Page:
Sam Bankman-Fried spent tens of millions of dollars on politics before his crypto company ran out of cash.
The crypto billionaire and his two assistants spent nearly $69 million on midterm elections in 2022. The money might be better spent on fixing his cryptocurrency exchange, which is now having a hard time getting money in and out of it.
Sam Bankman-Fried jumped onto the political scene and became the second-largest billionaire donor to Democratic causes. He gave a total of $39.9 million, $35 million of which went to three political action committees. Two people who work for him at FTX, the cryptocurrency exchange he runs, gave him nearly $29 million more. The world's richest crypto billionaire, Changpeng Zhao (aka CZ), founder and CEO of crypto exchange Binance, sent out a tweet Tuesday morning that made the gift look like a waste.
"FTX asked for our help this afternoon," CZ, who Forbes says is worth $17.4 billion, wrote on Twitter. "There is a huge cash shortage. We signed a non-binding letter of intent (LOI) to protect users. We plan to buy FTX.com directly and help ease the liquidity crisis.
On Monday, both Bankman-Fried and the cryptocurrency exchange that recently made it the bulk of his estimated $16.7 billion fortune appeared to be desperate for cash. Starting at 3 pm. Eastern time on Tuesday, the 176 million FTX Tokens that Bankman-Fried held through his stake in his trading firm, Alameda Research, had lost nearly 80% of their value. This cut Bankman-net Fried's value by nearly $3.1 billion. The crypto billionaire agreed to sell FTX to a competitor called Binance on Tuesday morning. He said that FTX faced a "liquidity crunch" that led to the takeover. Since last week, when CoinDesk wrote about how the balance sheet of sister company FTX Alameda Research is in a bad place, rumors of an FTX liquidity crisis have been circulating.
Bankman-Fried tweeted Tuesday morning that "we have come to an agreement with Binance on a strategic transaction for FTX.com" and that it would "clear out the liquidity crunches." Forbes asked Bankman-Fried and his two assistants for their thoughts, but they didn't answer.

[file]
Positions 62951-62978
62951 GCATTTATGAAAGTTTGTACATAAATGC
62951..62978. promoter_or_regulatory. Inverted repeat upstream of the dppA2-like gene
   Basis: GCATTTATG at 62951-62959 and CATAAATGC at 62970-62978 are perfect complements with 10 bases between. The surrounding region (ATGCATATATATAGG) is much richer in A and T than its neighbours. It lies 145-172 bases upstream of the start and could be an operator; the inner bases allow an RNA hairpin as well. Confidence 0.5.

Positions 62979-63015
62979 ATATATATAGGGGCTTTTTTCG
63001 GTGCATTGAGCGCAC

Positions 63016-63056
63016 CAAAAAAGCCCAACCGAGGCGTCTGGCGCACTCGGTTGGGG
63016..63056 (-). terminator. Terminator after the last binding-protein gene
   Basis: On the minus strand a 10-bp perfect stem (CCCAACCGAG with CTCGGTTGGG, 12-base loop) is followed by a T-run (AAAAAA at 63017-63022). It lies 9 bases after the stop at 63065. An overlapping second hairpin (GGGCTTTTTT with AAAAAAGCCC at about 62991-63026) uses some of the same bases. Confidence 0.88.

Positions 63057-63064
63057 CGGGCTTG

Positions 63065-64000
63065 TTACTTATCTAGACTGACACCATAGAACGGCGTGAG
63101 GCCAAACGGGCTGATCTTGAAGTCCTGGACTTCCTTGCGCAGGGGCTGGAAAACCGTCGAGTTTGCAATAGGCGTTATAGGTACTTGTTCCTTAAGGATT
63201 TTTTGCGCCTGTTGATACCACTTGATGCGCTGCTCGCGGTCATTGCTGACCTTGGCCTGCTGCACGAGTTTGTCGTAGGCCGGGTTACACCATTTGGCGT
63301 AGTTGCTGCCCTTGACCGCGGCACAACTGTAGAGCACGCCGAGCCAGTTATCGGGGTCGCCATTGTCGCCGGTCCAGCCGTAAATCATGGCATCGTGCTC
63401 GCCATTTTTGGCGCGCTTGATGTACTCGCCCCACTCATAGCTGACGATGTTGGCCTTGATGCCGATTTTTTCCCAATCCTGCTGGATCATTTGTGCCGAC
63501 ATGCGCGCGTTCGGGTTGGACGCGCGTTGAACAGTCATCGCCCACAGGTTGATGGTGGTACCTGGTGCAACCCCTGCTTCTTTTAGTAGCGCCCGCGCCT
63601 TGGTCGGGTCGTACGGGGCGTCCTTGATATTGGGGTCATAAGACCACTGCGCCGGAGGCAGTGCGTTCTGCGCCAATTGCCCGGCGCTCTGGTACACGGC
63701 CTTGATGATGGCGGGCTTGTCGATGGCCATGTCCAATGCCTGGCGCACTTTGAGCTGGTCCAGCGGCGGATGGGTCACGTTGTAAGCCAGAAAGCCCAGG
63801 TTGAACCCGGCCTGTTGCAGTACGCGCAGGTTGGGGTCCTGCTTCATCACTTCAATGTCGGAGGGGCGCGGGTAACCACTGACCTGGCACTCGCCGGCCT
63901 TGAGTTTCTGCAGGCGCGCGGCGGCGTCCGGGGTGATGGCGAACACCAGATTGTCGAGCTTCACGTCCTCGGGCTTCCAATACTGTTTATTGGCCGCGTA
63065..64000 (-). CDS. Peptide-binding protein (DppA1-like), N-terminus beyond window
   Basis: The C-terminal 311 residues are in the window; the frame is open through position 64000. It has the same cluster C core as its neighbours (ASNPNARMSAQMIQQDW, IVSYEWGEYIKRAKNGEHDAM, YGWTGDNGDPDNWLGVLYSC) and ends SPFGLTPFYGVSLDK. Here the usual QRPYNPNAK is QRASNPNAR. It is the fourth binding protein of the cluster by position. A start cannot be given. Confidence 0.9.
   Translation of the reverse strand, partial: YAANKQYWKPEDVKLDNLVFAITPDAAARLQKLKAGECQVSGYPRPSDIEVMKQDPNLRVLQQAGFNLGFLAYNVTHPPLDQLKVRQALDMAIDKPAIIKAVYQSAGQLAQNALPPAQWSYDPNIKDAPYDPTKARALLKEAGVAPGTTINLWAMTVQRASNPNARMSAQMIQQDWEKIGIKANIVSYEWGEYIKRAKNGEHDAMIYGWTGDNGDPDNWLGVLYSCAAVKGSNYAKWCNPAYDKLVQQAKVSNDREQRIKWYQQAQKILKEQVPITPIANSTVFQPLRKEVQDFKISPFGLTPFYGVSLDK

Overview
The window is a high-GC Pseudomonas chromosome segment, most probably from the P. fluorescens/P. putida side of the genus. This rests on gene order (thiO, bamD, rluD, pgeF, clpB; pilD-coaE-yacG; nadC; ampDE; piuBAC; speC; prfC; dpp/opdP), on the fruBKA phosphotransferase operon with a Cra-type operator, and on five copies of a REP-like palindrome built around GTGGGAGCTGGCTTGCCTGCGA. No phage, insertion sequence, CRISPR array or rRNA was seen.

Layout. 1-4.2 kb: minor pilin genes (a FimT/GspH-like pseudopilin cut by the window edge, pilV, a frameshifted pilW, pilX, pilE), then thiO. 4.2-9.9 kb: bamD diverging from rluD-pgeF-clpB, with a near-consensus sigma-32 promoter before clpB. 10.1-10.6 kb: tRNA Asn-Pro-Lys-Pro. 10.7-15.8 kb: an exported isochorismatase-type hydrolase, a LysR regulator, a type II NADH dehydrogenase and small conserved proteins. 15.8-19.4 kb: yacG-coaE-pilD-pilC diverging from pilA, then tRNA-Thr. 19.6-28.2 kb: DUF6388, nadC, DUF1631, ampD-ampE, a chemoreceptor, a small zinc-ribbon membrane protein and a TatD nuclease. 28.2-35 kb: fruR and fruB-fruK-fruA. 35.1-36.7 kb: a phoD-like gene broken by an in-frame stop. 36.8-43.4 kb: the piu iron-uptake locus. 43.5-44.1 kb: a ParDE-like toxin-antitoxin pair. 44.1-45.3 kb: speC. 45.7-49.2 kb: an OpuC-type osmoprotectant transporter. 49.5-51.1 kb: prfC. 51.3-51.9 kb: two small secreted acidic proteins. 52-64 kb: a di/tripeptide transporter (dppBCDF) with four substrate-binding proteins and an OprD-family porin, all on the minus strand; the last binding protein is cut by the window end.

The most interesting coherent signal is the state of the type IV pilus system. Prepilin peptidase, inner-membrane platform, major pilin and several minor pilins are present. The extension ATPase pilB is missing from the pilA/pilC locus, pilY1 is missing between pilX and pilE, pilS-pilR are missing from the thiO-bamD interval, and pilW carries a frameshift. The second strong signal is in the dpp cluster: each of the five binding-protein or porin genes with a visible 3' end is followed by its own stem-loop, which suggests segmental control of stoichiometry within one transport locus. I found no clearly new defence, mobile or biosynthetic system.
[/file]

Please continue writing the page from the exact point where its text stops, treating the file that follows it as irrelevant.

Bankman-Fried and his staff spent $69 million on the 2022 midterm elections. This probably wouldn't have done much to fix FTX's reported financial hole, but it couldn't have hurt. Last month, Bankman-Fried told Forbes, "In the end, policy is more important to me than politics." He also said, "My giving has been nonpartisan, and my goal is to help support great policy makers."
Bankman-Fried has helped Republicans during this election cycle, mostly by giving $2 million to the GMI super PAC, which is focused on blockchain and cryptocurrencies. But most of the money he has given, like $27 million to the super PAC Protect Our Future and $6 million to the super PAC House Majority, has gone to help Democrats. Last month, Bankman-Fried told Forbes, "Much of this was for primaries, not D vs. R general elections." (He gave 33 million dollars during the first four months of 2022.)
Ryan Salame, who is co-CEO of the FTX subsidiary Digital Markets, has spent $21.4 million on the November midterm elections, $15 million of which went to fund his own super PAC, American Dream Federal Action. Salame told the Washington Examiner in September that his PAC would work to stop future pandemics and viral outbreaks. So far, however, all of its $11 million in independent spending has gone to support 14 Republicans. FTX's Director of Engineering Nishad Singh, who works for Bankman-Fried, has spent $7.4 million on this election cycle. Most of that money went to support Democrats, including about $2 million each to two super PACs on the left: Women Vote! and SMP (Senate Majority Party).
A lot of that money probably went to candidates who were good for FTX and the cryptocurrency industry as a whole. But if the company goes out of business, that won't help it much (at least in its current form).